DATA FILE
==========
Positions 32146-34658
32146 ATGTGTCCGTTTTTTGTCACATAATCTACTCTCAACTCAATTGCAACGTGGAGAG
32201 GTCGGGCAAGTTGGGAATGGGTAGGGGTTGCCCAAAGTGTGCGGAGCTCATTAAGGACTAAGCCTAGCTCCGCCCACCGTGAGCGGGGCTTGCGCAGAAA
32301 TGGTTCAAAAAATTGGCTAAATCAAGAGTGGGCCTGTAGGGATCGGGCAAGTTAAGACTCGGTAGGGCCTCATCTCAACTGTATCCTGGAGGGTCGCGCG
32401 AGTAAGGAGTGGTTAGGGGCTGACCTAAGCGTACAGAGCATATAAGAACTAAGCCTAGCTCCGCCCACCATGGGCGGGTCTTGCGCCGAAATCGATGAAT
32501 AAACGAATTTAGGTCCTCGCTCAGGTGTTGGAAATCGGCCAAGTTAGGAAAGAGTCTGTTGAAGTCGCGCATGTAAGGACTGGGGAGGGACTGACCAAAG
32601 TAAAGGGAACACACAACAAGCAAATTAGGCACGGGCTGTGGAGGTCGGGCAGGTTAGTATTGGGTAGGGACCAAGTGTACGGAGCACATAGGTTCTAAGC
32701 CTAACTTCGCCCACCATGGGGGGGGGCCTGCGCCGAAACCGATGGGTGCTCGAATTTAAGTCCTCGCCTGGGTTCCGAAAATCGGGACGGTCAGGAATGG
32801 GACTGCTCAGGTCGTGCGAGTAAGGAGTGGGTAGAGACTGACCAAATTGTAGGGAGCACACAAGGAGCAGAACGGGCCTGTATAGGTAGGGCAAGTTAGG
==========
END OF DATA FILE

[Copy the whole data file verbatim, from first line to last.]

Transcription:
Positions 32146-34658
32146 ATGTGTCCGTTTTTTGTCACATAATCTACTCTCAACTCAATTGCAACGTGGAGAG
32201 GTCGGGCAAGTTGGGAATGGGTAGGGGTTGCCCAAAGTGTGCGGAGCTCATTAAGGACTAAGCCTAGCTCCGCCCACCGTGAGCGGGGCTTGCGCAGAAA
32301 TGGTTCAAAAAATTGGCTAAATCAAGAGTGGGCCTGTAGGGATCGGGCAAGTTAAGACTCGGTAGGGCCTCATCTCAACTGTATCCTGGAGGGTCGCGCG
32401 AGTAAGGAGTGGTTAGGGGCTGACCTAAGCGTACAGAGCATATAAGAACTAAGCCTAGCTCCGCCCACCATGGGCGGGTCTTGCGCCGAAATCGATGAAT
32501 AAACGAATTTAGGTCCTCGCTCAGGTGTTGGAAATCGGCCAAGTTAGGAAAGAGTCTGTTGAAGTCGCGCATGTAAGGACTGGGGAGGGACTGACCAAAG
32601 TAAAGGGAACACACAACAAGCAAATTAGGCACGGGCTGTGGAGGTCGGGCAGGTTAGTATTGGGTAGGGACCAAGTGTACGGAGCACATAGGTTCTAAGC
32701 CTAACTTCGCCCACCATGGGGGGGGGCCTGCGCCGAAACCGATGGGTGCTCGAATTTAAGTCCTCGCCTGGGTTCCGAAAATCGGGACGGTCAGGAATGG
32801 GACTGCTCAGGTCGTGCGAGTAAGGAGTGGGTAGAGACTGACCAAATTGTAGGGAGCACACAAGGAGCAGAACGGGCCTGTATAGGTAGGGCAAGTTAGG